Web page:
A variety of chemical processes operate at pressures below atmospheric. Most (vacuum distillation, evaporation, drying) require rough vacuums down to 1 mmHg. Freeze drying typically requires more vacuum, and some electronics processing requires very high vacuums (on the order of 10-7 mmHg.
A variety of equipment is available to supply these vacuum needs:
Steam jet ejectors are often used to pull vacuum on surface condensers, evaporators, etc. A high pressure, motive, fluid (usually steam) enters the ejector chest through a nozzle and then expands. This converts its pressure energy to velocity. The increased velocity causes reduced pressure, which sucks in and entrains gas from the suction. The diffuser section then recompresses the mixed steam/gas stream to some intermediate pressure. The exhaust is then sent to a condenser which quickly condenses the steam at a low pressure and temperature so that the volume quickly decreases.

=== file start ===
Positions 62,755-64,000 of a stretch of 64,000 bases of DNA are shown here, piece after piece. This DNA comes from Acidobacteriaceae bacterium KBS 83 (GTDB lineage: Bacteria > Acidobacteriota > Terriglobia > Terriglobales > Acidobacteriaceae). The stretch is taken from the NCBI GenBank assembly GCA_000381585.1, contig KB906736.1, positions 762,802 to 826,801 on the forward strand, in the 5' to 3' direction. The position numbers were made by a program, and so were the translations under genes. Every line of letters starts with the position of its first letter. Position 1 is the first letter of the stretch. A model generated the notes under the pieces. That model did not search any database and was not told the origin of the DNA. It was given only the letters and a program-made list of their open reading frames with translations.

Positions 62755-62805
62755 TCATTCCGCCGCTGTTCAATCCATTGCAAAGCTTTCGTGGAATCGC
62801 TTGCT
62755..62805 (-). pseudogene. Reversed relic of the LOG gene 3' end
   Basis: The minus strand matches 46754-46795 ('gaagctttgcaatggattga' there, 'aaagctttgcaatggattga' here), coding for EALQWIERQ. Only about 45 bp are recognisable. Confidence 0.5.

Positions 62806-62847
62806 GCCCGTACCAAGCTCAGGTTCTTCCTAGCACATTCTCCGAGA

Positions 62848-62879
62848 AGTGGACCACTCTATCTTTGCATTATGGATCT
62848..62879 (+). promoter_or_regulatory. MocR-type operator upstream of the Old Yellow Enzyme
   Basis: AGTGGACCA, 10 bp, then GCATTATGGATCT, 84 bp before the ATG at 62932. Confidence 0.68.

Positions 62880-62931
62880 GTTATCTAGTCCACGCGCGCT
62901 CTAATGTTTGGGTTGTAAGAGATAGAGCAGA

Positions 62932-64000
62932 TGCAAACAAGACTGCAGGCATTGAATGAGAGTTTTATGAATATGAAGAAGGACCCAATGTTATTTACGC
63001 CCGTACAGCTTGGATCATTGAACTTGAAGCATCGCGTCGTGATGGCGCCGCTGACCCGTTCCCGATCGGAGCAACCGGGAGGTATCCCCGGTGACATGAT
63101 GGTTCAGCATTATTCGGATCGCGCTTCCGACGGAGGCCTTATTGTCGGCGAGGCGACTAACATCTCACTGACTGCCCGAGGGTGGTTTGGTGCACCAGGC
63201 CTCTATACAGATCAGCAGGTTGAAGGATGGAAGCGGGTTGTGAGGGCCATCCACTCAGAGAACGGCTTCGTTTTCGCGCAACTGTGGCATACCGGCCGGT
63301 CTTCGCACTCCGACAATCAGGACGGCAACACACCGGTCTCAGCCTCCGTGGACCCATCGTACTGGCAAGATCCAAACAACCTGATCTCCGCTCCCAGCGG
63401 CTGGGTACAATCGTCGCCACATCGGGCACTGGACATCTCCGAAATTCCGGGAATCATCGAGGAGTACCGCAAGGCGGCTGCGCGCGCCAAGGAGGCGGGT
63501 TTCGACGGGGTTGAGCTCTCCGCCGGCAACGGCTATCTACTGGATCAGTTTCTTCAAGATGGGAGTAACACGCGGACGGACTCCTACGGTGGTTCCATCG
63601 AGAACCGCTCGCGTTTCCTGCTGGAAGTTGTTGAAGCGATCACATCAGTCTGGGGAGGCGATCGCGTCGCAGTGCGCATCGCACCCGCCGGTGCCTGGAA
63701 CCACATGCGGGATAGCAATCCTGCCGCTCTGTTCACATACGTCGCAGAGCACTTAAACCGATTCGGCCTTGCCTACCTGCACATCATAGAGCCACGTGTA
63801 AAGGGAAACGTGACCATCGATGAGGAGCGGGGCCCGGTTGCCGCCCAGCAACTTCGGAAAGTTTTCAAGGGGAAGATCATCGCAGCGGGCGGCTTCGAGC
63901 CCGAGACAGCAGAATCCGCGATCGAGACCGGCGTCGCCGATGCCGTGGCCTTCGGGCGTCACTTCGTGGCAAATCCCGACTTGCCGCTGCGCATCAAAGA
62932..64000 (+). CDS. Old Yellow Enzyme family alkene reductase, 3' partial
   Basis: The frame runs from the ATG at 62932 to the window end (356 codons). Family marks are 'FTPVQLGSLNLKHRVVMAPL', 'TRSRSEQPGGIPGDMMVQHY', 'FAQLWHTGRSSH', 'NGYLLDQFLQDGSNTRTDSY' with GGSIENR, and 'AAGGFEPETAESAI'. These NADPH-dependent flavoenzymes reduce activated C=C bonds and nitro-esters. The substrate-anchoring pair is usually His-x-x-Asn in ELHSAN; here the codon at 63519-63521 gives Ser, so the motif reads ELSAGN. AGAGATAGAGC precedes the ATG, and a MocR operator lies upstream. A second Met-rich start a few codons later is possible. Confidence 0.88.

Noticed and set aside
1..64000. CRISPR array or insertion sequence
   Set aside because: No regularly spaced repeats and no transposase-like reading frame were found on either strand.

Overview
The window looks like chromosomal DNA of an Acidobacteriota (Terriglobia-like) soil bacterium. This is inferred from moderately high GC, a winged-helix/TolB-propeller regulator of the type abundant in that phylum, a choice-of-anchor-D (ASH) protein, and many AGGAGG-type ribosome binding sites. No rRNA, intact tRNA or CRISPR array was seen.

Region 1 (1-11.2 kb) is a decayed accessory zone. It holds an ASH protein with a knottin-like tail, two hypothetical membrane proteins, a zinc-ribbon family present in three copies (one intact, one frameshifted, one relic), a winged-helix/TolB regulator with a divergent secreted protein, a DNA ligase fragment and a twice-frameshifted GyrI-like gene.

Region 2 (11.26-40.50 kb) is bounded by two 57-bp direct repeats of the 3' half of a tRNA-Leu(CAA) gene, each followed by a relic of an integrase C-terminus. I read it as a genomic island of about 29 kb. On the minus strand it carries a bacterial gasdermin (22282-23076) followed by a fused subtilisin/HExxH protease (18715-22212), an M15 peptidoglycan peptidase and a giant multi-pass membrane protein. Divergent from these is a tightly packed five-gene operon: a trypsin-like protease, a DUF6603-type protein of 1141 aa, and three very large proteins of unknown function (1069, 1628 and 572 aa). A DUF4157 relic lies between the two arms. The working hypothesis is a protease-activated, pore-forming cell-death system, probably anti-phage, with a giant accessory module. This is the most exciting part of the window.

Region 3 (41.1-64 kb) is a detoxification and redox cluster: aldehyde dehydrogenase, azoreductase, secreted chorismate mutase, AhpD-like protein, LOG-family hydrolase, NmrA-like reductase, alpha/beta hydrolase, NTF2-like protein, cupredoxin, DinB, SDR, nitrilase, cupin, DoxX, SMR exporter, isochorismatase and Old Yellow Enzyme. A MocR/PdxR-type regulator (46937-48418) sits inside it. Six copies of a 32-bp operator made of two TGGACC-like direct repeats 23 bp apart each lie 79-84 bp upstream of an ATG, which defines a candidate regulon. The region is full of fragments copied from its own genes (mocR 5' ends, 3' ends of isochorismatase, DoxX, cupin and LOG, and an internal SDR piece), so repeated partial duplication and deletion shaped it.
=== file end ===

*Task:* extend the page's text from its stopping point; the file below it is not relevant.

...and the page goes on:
Ejector systems have no moving parts; thus, they are designed for optimum performance at a single set of conditions.
A key performance measure is the compression ratio: the ratio of the discharge pressure to the suction pressure (note that the pressure of the motive steam is not included). A single ejector stage can achieve compression ratios up to 8:1, although values in the 3:1 to 5:1 range are more typical. The discharge pressure is set by the condenser pressure -- minimum pressure is the condensing pressure of steam at the vapor outlet temperature.
Compression ratios can be increased by using several stages. In this arrangement, vacuum is pulled on each condenser by a second ejector. This results in a lower vacuum on the process.
|Number of Stages||Suction Pressure (lowest)|
Copyright 1998 by R.M. Price -- All Rights Reserved